There seriously is no news about this, makes me wonder. . .



posted on Apr, 11 2014 @ 09:31 AM
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There are some Oil companies that will state specifically that this is made of recycled oil. I can't remember the name but it is a name brand like Castrol or or Quaker State. I change my own oil and I can't remember if I've ever used the recycled before. If I have I have definitely not seen dark oil like that.



posted on Apr, 11 2014 @ 09:36 AM
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Well, you get what you pay for.

When you buy a cheap knock-off brand, prepare to get a cheap knock-off product.
It might cost a little more for the bigger brands, but they got big from selling quality products. And investing a little more in good oil will save you down the road when you're avoiding over-heating, a cracked head, thrown pistons or a ceased engine.



posted on Apr, 11 2014 @ 09:39 AM
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reply to post by AnteBellum
 


You're welcome. If you're buying the fluids for your car yourself here's something else that'll save you money: unlike oil, cheap anti-freeze is the best thing to buy. There are only a couple of facilities in this country that make antifreeze so when you're looking at the cost of the no name brand and then you look at how much more the name brand costs, realize that they're both exactly the same antifreeze. That's not hyperbole, they are literally the exact same stuff.



posted on Apr, 11 2014 @ 09:39 AM
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I always look at the color of the oil Im putting in my Mustang. Im glad you were able to spot the crappy oil, You sure dont want to use bad oil in your car, thats like putting Bad blood in your body. Problem with old oil, is it loses it viscosity after being used in your car engine, so all your moving parts start to gain more friction causing your motor to heat, and scar. Not good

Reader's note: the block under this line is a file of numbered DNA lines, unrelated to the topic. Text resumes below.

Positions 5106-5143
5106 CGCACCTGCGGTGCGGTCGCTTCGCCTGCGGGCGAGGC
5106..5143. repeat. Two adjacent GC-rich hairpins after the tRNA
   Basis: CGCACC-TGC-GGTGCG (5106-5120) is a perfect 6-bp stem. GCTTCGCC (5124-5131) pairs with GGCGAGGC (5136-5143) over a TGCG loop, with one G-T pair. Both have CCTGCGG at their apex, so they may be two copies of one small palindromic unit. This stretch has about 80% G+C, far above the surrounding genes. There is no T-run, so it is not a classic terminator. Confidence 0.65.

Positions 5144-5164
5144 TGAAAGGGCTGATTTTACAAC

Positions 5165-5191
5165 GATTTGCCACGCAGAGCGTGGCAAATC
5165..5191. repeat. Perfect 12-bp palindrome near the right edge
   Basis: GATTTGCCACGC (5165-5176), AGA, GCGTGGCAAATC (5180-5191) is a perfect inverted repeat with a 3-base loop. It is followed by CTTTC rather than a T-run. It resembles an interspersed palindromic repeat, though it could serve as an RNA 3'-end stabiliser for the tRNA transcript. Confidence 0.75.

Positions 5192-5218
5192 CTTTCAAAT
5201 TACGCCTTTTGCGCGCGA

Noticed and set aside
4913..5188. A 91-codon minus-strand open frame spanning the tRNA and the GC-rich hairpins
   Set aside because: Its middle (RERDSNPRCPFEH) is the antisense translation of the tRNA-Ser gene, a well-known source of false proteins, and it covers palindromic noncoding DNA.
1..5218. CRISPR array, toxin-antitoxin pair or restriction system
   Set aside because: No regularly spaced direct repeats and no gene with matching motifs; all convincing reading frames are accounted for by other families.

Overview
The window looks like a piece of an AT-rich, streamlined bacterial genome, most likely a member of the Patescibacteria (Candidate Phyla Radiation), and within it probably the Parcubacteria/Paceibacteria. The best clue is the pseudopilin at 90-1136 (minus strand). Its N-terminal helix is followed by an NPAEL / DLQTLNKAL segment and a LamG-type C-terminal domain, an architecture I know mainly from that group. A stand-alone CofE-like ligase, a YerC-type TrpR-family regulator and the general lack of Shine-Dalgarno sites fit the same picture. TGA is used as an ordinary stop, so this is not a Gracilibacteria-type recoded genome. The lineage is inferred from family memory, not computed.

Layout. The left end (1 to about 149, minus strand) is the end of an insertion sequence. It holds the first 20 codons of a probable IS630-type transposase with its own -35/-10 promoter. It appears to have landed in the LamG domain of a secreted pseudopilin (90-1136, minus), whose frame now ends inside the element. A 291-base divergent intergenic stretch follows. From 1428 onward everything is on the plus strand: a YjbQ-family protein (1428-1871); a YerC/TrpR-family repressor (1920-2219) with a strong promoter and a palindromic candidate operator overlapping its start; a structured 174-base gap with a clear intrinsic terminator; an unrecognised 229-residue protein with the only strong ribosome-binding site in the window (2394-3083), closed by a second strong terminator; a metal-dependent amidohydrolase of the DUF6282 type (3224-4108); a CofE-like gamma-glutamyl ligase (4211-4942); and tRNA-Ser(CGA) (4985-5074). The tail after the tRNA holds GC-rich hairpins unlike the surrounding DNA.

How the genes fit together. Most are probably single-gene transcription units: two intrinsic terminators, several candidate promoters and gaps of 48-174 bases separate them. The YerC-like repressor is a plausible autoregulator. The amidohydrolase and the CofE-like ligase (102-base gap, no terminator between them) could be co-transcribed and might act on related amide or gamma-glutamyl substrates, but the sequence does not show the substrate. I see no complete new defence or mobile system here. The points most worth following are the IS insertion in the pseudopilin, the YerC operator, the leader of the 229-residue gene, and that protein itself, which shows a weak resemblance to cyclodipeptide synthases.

edit on 11-4-2014 by Glassbender777 because: (no reason given)



posted on Apr, 11 2014 @ 09:47 AM
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Valvoline markets used motor oil...

It makes sense, but I'm not inclined to use it. I'm a diesel guy, so it's high end synthetic for me... I probably spend more on just an oil filter than most people spend on an entire oil change.

For questions regarding motor oil and other vehicle lubricants, fluids and filters, I recommend Bob is the oil guy.

Some really good stuff on the forums there.




edit on 4/11/2014 by Mirthful Me because: (no reason given)



posted on Apr, 11 2014 @ 09:48 AM
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Yeah, if you didn't know beforehand about them putting used motor oil in their containers, it's hard not to get frustrated. But it happens alot these days and has been prevalent in the past as well. Most companies label the container as such, but saving a buck may cost you more in the long run.

Companies market and sell used oil more frequently now because consumers want a lower price to save more money. So they filter used oil from about 5% of the contaminates and re-label it as "recycled oil". There are many discussions online about the lower viscosity and breakdown of used oil and why it is a terrible idea to run it through any vehicle, especially a modern one with tighter tolerances. The heat cycles from a car engine alone cause enough breakdown in oil never to use it again.

Then again, some people say it works fine.

Myself, while being mechanically inclined and always working on my own cars, I never put used motor oil back into a vehicle unless its absolutely necessary or to get out of a jam. It isn't worth the headache and maintenance worries later. I justify the cost of a new oil, mainly 100% synthetic these days, as being worth the extended life of any engine.

Be careful out there and good job doing the research!






posted on Apr, 11 2014 @ 10:10 AM
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AnteBellum
reply to post by Goteborg
 


Thank you for that chart.
I will be buying motor oil similar in fashion to buying wine now in the future.
I'm still disgusted that nobody has brought this out into the open!
There seriously is no news about this, makes me wonder. . .


Thanks for the "heads-up!"

Actually, I haven't used regular motor oil in any gasoline engine for over 30 yrs.. On the other hand, the fact that you are using regular oil may very well have something to do with the fact that your engine loses and/or burns oil now.

I've been using fully synthetic motor oil in all my engines and I've put over 250,000 miles on each of the last three trucks I've owned without any of them burning and/or leaking oil. I usually change the filter at 5,000 miles and add a quart to refill it, then I do complete oil changes every 10,000 miles. The fact that I'm not having to do oil changes every 3,000 miles, (as recommended by most regular oil manufacturers) seems to negate the cost difference between regular and synthetic oil.